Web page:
Graduation Year


Document Type

Campus Only Senior Thesis

Degree Name

Bachelor of Arts



Reader 1

Lahnna Catalino

Reader 2

Sheila Walker

Rights Information

2019 Sophia I. Lobo


The best reintegration intervention for inmates remains unclear. Due to the high prevalence of PTSD in the inmate population, this study suggests that post-traumatic growth can be predictive in lowering recidivism rates. Carl Rogers’ person-centered therapy also has the theoretical potential to bridge the gap between trauma recovery and successful reintegration for inmates. An emphasis on self-compassion in person-centered therapy may also be effective in building the resources for emotional regulation in inmates. 156 inmates from the San Bernardino maximum and minimum security prison participated in a ten-year longitudinal study that explored how self-compassion based person-centered therapy could be used to lower recidivism rates, with the mediational effect of post-traumatic growth. Participants were given self-report measures for post-traumatic growth, meaning in life and self-compassion before interventions began and prior to their release. In the first year, participants engaged in self-compassion based person-centered therapy every other week for three months, followed by a week-long refresher course for the four years following. Checkpoints monitoring recidivism rates occurred at one month, six months, one year and five years post release. Results showed that self-compassion based person-centered therapy significantly lowered recidivism rates with a significant mediational effect of post-traumatic growth. Post-traumatic growth showed stronger predictive power compared to meaning in life. Self-compassion levels of the inmates went up after the five-year intervention. Results indicate that trauma rehabilitation should be further emphasized in inmate reintegration.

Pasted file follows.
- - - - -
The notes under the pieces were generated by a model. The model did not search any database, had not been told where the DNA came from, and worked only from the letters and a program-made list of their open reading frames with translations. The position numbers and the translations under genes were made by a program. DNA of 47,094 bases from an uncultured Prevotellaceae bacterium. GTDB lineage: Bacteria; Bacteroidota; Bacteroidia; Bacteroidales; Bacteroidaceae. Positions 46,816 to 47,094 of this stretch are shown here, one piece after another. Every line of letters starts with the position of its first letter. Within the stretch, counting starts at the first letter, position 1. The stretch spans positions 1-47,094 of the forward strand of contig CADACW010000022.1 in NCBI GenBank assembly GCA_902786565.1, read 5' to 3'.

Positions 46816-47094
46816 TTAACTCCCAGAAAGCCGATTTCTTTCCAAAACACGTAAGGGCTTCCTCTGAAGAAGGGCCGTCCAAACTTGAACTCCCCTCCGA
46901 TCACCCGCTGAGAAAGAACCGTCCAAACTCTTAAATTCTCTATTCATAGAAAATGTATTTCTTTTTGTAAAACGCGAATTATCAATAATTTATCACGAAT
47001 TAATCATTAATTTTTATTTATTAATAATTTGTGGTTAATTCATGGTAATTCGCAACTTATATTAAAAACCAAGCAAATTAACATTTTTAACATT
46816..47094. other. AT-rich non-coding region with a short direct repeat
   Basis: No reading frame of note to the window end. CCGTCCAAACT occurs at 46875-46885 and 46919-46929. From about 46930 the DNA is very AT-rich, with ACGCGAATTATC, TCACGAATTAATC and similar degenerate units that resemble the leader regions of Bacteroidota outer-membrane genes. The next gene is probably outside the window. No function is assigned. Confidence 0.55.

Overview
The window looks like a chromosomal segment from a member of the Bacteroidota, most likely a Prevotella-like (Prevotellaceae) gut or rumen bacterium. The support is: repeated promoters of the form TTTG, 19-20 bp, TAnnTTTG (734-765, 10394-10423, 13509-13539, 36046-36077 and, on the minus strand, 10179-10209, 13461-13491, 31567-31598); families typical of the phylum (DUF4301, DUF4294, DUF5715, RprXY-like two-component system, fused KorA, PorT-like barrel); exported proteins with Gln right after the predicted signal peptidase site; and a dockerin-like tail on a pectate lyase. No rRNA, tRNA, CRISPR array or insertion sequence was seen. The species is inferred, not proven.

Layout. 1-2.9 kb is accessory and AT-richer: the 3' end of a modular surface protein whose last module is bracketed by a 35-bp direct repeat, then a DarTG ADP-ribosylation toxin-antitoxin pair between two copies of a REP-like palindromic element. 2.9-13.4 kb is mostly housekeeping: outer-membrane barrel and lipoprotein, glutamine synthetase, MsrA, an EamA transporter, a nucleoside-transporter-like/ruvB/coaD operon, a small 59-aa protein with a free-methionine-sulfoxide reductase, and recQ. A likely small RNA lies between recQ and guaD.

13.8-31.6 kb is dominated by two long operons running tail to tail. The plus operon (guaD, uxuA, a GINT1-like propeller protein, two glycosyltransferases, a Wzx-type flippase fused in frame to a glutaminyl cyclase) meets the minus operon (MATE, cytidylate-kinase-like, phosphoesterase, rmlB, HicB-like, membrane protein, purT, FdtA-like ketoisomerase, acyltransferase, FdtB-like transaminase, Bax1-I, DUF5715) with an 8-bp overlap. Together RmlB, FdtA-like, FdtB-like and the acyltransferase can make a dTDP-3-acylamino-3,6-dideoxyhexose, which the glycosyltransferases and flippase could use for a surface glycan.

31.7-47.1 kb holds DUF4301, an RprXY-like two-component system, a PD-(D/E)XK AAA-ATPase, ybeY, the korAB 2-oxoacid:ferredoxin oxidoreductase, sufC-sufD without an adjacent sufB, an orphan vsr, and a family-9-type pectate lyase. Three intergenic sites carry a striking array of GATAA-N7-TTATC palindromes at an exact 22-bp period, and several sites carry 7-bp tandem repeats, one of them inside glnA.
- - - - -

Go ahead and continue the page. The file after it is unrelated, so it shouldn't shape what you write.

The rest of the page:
This thesis is restricted to the Claremont Colleges current faculty, students, and staff.